Donald Trump is Going to be the President. What Now?

Donald Trump is Going to be the President. What Now?

First, for my friends who voted for Hillary Clinton:

We lost. I say "we," because this election was enough of a circus to grab my attention and motivate me to cast a vote in the presidential election for the first time; I voted for Hillary Clinton, something I would have found impossible to comprehend when I reached voting age in 2006. I can tell from your Facebook posts, Tweets, and Instagrams today that you're disappointed, confused, sad, and angry. Let's keep these thoughts firmly in mind going forward:

  • It looks like we might have won the popular vote, but they won the electoral college and therefore the election. This is weird, but I, for one, wouldn't be running back to concede the presidency to Trump if the situation was reversed. Would you?
  • Trump's comments have been misogynistic, xenophobic, and racist, which actually sounds unfortunately normal for a man his age. Much of our shock at the election's outcome stems from the fact that 47% of voters supported a candidate many of us had built into a symbol of antiquated, discriminatory hatred. It's important to remember that the 59.6 million people who voted for Donald Trump are not, in fact, Donald Trump. Half of the population will not soon be seen roving the streets in search of pussies to grab, Muslims to ban, and Mexicans to deport. It's more reasonable to think they didn't like Hillary Clinton and looked past Trump's flaws until they found things they liked and supported, then voted accordingly.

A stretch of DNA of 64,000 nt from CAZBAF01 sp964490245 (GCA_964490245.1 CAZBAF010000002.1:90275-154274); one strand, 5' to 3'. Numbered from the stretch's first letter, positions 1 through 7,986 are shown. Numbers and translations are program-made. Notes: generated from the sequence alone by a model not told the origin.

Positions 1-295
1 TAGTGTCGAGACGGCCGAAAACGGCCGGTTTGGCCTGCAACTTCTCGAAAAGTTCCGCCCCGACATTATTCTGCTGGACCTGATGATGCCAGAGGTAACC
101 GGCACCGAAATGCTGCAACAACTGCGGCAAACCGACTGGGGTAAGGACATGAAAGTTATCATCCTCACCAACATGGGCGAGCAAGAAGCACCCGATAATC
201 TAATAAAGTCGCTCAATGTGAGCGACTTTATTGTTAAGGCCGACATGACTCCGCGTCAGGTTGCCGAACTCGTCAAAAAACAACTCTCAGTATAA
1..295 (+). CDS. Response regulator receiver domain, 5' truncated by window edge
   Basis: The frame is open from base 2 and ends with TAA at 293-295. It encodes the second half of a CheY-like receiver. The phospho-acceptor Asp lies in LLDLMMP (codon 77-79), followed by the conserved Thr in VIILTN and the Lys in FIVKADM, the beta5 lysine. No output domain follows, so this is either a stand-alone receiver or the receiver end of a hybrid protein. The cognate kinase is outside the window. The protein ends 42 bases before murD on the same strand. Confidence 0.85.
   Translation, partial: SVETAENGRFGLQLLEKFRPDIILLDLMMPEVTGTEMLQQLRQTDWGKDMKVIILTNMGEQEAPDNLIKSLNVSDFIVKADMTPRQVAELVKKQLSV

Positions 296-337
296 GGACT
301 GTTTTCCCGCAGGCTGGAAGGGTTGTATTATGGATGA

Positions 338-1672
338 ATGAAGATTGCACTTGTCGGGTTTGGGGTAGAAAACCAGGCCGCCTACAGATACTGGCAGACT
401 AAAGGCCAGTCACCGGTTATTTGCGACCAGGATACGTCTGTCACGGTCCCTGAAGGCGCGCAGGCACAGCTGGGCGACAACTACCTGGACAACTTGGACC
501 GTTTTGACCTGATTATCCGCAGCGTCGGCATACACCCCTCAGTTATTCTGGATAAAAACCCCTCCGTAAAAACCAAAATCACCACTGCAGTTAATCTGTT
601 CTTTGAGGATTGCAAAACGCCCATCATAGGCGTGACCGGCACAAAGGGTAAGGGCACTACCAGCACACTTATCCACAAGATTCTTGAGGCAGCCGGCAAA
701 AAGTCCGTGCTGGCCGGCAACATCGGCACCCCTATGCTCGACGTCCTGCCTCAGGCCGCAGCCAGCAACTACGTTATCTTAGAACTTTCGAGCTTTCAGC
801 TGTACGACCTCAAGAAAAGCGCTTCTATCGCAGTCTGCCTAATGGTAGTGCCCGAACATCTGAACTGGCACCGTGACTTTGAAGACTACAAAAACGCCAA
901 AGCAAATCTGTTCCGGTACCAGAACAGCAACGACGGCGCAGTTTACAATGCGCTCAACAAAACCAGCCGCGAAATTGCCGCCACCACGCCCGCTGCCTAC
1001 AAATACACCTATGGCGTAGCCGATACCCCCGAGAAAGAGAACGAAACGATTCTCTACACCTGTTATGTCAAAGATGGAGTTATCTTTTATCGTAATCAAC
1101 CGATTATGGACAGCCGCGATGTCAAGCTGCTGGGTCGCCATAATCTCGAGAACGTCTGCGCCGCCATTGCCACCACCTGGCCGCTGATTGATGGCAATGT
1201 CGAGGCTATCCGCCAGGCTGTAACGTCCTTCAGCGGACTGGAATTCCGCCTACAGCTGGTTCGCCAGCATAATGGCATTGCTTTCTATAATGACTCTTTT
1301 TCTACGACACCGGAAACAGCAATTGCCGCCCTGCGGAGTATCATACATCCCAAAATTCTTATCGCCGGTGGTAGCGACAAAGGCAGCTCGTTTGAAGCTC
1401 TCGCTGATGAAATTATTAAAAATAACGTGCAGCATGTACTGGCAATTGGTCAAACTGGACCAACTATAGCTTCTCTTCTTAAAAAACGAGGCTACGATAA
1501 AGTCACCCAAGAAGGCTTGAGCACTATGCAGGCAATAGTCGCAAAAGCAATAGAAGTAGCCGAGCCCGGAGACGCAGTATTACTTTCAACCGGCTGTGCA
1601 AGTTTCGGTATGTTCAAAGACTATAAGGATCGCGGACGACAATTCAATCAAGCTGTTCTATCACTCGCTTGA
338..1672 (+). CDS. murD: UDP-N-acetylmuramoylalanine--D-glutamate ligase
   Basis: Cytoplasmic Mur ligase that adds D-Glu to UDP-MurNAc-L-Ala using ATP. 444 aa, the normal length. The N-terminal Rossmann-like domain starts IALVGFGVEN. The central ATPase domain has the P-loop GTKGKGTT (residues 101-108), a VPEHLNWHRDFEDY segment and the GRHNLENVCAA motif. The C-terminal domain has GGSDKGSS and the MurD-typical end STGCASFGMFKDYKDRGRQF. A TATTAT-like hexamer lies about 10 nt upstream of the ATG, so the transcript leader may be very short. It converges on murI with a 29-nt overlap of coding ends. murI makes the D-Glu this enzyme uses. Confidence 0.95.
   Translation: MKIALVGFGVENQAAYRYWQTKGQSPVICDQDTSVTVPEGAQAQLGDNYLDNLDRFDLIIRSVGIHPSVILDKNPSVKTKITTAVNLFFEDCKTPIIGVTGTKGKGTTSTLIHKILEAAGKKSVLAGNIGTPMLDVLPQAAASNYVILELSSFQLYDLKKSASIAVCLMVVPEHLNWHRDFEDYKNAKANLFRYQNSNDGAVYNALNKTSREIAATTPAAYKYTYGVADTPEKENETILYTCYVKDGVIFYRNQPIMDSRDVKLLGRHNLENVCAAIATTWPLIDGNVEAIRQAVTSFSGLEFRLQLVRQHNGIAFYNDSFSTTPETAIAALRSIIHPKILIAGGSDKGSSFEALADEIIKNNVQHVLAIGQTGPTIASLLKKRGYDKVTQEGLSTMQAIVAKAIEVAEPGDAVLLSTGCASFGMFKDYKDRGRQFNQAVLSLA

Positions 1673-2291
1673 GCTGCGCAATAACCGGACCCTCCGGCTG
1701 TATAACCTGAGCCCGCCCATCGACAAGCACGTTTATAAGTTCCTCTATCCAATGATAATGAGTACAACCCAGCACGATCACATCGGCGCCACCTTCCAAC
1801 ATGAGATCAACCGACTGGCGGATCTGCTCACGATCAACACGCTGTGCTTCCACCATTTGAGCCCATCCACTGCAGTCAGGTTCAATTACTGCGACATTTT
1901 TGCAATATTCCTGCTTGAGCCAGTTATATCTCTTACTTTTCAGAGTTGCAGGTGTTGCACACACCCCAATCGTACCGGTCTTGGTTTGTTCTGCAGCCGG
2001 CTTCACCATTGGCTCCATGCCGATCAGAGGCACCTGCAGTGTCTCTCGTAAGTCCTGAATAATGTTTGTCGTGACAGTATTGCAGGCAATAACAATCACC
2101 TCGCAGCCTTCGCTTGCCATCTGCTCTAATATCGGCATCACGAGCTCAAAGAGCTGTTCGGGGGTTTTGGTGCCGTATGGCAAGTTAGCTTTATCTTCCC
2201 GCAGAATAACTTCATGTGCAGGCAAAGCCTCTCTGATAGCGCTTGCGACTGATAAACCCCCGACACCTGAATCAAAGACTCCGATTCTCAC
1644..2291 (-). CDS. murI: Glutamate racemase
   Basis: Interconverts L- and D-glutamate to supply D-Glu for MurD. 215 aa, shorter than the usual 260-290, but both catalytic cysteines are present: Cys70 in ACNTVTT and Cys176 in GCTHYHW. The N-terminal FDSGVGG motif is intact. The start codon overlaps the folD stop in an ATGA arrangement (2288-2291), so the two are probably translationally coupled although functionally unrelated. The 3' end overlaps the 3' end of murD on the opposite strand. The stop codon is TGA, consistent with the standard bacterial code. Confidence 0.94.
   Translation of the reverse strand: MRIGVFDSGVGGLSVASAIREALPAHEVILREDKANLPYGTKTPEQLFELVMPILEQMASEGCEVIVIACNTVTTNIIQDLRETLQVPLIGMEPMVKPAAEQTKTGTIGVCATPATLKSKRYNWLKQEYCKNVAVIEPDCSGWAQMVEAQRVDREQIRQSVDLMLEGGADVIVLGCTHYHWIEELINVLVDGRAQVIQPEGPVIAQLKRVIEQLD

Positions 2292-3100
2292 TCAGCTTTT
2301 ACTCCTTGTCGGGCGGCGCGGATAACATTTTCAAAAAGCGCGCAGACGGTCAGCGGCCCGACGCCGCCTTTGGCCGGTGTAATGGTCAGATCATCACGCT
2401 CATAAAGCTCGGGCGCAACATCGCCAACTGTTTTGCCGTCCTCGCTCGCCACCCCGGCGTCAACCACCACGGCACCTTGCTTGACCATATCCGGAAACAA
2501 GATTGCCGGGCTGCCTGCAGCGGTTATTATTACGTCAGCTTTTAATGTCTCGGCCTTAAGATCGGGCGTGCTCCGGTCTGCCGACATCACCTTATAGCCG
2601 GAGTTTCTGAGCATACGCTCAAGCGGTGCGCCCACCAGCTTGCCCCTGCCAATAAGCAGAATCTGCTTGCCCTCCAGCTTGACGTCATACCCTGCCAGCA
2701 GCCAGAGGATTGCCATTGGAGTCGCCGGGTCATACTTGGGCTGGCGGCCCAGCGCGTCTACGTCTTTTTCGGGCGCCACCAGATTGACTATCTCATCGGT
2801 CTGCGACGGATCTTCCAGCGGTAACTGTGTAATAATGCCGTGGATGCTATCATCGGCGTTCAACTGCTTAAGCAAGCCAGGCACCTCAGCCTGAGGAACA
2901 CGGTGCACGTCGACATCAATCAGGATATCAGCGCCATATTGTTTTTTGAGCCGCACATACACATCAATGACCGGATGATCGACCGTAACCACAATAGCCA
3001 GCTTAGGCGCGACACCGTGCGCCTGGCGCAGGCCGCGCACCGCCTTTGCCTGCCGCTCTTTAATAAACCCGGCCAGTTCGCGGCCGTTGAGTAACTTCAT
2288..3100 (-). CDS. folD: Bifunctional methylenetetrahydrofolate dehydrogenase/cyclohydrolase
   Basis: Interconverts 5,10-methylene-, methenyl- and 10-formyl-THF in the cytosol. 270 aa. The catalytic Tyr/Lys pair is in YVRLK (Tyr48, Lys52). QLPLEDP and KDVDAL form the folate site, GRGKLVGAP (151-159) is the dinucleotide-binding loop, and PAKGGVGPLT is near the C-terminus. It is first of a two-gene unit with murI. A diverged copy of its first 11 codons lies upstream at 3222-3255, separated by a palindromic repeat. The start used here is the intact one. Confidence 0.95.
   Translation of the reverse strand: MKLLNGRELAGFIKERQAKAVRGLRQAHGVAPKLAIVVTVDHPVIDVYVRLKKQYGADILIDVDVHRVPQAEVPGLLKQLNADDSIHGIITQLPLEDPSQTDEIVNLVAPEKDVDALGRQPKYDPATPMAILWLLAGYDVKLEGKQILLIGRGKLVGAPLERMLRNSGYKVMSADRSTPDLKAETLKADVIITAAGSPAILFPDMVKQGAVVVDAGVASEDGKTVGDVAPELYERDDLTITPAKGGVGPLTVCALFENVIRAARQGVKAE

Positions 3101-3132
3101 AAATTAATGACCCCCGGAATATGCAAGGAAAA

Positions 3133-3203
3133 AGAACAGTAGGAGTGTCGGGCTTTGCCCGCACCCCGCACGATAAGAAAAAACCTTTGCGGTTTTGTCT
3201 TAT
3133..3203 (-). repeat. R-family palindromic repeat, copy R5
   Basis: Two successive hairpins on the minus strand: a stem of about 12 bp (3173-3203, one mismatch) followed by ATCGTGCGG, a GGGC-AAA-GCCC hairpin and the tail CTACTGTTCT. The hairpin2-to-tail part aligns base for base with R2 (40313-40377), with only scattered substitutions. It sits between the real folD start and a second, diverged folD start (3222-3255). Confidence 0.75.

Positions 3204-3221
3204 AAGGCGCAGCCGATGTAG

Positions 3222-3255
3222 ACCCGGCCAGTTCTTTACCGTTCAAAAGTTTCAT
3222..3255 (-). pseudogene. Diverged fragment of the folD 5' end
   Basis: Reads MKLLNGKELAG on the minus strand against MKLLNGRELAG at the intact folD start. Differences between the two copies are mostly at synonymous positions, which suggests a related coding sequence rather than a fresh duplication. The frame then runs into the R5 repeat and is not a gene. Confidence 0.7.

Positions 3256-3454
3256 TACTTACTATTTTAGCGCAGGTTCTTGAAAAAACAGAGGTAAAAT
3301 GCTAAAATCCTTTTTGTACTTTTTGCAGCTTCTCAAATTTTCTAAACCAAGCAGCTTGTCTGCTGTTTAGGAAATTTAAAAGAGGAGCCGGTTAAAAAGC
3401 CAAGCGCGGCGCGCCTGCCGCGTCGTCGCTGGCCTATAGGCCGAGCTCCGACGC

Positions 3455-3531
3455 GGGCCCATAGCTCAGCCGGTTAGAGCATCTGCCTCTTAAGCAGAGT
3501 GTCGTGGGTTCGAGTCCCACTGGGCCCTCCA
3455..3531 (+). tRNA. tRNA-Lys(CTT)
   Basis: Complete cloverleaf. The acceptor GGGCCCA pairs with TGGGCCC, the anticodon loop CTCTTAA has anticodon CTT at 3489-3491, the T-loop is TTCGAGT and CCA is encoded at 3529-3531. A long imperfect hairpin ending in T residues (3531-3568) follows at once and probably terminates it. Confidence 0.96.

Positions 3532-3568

• Hillary Clinton was not a perfect candidate. I preferred her over the alternative, but she has real flaws. I think the media focused on irrelevant ones, but we'll get to that later.
  • The world did not end on Wednesday. Despite the echo-chamber-amplified fear in our social media feedback loops, Donald Trump using his newfound authority to start a nuclear war remains highly unlikely.
  • It's over. Your 24 hours to commiserate and mourn are up, and it's time to look forward. We did not, and cannot, elect a lifetime leader. There will be another election in four years, and I'm crossing my fingers and toes hoping for better candidates on both sides.

For friends who voted for Donald Trump: